California Republicans: Are They Back?

It runs counter to conventional narrative but last month the California GOP had its best election cycle in almost two decades. In a May special election, the GOP recaptured a seat they had lost in 2018 anchored in the LA exurbs (CA – 25). It also looks like after all the votes are captured from last month, the GOP will maintain this seat by the narrowest of margins and retake three additional seats they lost in 2018. If not for recruiting misses it could have been more.

It has not been since 2000 the GOP has captured a single seat in the state. It has been even longer since the GOP took out a single incumbent, 1994, and this year they look likely to repeat the feat a whopping four times (CA -25, .epublican Michelle Steel beating Democratic Rep. Harley Rouda in a coastal Orange County district, Republican Young Kim dispatching Rep. Gil Cisneros,and former Rep. David Valadao defeating Democratic Rep. TJ Cox to reclaim his Central Valley seat).

The victories did not stop there. Statewide, despite Joe Biden winning by over five millions votes and 30 percent, voters shot down a rent control measure, new business taxes and maintained the state’s ban on making race a factor in university admissions and government hiring practices. Add to this the GOP reclaimed its status as the second largest party in the state (retaking it from unaffiliated) and Republicans were positively giddy.

Yet, despite these successes, the GOP is still twenty points behind Democrats in voter registration. Additionally, the best Republican performance in the state in the last two decades was George Bush and he lost it by 10 percent and a million votes back in 2004.

Yet, nobody is arguing the California GOP is suddenly back from the dead. Rather, they should not be written off. The same factors roiling our national politics are playing out in CA where voters are swapping sides and the traditional, well – off, white, Orange County Republican is not the only Republican in the region anymore.

Case in point would be the Republicans in Orange County who won their close contests. Both Michelle Steele and Young Kim are Asian – American and outperformed the President in their districts.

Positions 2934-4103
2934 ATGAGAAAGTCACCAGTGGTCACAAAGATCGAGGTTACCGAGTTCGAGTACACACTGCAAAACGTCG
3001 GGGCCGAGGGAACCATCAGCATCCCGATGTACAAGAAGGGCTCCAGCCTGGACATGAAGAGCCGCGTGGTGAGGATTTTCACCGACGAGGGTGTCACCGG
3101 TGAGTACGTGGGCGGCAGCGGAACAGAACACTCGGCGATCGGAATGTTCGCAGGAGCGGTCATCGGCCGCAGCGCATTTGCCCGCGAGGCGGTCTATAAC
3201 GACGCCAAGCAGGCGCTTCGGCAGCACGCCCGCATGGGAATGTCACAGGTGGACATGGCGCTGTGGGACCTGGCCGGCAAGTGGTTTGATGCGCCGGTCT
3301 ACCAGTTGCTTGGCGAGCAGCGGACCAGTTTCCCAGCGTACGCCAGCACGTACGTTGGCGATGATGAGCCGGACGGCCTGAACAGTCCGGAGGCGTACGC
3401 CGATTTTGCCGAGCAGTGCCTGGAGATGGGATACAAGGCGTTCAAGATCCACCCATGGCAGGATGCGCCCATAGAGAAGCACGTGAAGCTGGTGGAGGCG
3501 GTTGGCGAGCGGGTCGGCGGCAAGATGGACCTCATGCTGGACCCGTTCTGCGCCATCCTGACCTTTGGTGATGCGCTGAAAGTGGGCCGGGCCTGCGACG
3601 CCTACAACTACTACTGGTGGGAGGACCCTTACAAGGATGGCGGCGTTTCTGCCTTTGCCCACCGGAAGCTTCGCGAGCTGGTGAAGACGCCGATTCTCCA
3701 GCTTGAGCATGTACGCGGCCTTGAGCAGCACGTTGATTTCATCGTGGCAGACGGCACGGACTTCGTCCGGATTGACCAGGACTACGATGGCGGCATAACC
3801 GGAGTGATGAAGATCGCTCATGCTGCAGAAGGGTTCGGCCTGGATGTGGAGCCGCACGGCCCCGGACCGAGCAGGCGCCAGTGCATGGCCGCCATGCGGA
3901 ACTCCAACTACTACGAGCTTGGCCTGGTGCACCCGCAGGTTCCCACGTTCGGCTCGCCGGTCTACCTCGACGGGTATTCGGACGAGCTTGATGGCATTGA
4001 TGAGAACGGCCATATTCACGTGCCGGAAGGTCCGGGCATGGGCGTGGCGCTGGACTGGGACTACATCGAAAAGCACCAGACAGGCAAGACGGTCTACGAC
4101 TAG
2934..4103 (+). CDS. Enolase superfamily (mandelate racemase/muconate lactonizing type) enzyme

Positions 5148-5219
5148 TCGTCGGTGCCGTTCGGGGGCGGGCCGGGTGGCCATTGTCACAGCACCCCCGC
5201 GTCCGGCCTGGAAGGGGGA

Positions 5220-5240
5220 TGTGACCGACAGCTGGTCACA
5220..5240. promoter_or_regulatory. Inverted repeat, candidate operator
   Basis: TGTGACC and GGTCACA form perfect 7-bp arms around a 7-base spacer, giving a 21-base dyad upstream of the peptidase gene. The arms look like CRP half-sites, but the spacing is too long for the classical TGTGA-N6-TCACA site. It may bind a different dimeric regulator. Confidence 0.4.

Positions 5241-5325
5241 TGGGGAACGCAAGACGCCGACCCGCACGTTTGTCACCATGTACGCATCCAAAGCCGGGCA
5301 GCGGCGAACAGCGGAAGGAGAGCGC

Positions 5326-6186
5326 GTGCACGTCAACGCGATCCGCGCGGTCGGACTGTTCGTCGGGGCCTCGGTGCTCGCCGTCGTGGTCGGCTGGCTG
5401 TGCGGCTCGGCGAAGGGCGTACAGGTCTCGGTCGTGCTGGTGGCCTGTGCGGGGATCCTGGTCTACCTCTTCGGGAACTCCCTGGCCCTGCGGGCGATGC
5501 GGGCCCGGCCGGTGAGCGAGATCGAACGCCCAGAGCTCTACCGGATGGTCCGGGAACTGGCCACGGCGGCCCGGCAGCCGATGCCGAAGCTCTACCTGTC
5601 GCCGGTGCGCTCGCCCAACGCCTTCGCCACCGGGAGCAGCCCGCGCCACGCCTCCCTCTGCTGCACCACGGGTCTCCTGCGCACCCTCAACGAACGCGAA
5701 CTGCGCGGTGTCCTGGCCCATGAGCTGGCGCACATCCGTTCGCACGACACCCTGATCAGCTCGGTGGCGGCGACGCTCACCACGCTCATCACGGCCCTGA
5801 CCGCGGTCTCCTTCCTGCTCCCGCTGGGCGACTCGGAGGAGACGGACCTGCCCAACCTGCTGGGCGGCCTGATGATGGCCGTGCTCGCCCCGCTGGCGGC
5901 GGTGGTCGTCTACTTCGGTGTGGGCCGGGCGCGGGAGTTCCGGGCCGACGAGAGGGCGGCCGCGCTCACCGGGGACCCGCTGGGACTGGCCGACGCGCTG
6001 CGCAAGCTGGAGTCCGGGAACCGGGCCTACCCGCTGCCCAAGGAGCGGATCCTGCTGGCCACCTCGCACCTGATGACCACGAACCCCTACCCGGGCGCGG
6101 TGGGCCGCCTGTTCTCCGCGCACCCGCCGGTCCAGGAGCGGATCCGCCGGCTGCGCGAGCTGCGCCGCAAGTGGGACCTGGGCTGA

For the GOP, this suggests a path post – Trump. One where the populist ideology can be mixed with a more ethnically and culturally representative delegation of the state. The icing on the cake was these victories occurred in a Presidential year when turnout is near 80 percent and past cycles have been disasterous for the party.

California Republicans argue it should be a wake – up call for the Democrats. However, Democrats counter they have super – majorities in the legislature, control every statewide office and control many local governmental institutions which create a feeding ground of future candidates.

The results reflect the difference between a D+8 environment and a D+2 environment. But, the GOP also significantly increased its turnout and outreach efforts. Nowhere was this more evident than in the GOP adopting the practice of ballot harvesting – whereby a single individual will drop off multiple ballots.

The election also flipped the post – traditional California script where the GOP would downplay local and congressional losses by arguing they won local races. This time, it was Democrats who claimed they had gained ground in Orange County though the County Supervisors remains predominately Republican: 4R – 1D.

Not surprisingly, Democrats downplayed the results though they did note how the lack of an agenda appealing to minorities cost them votes. Statewide, Democrats maintain a vice – grip on power due to their strength in the NoCA suburbs and SoCA’s large suburban and urban populations.

It is also true winning 11 of 53 races in a state should not excite anybody. But, the fact the GOP flipped four seats gets them that much closer to power in 2022 than they started out in 2021. Further, it remains true, it is harder to beat an incumbent than facing off against a challenger in an open seat contest. More importantly, it gives the state GOP hope.

In 2018, the state’s Democratic Governor, Gavin Newsom, beat his Republican opponent, John Cox, two years ago by about 3 million votes and has enjoyed high public approval ratings. But he has been beset recently by controversy surrounding his attendance at a birthday party at a fancy restaurant amid the pandemic. San Diego Mayor Kevin Faulconer, a moderate Republican, said recently that he is “seriously considering” a run for governor.

For Republicans, a Faulconer run would be a dream come true. A moderate Republican with name ID and experience running would mimic what other blue – state GOP Governors have done in Vermont, Maryland, New Hampshire and even Massachusetts.

The 2020 election did not rescue the CA GOP from its problems. But, it kept them relevant right at a time when the midterms might set the state party and their national brothers and sisters up for greater success.

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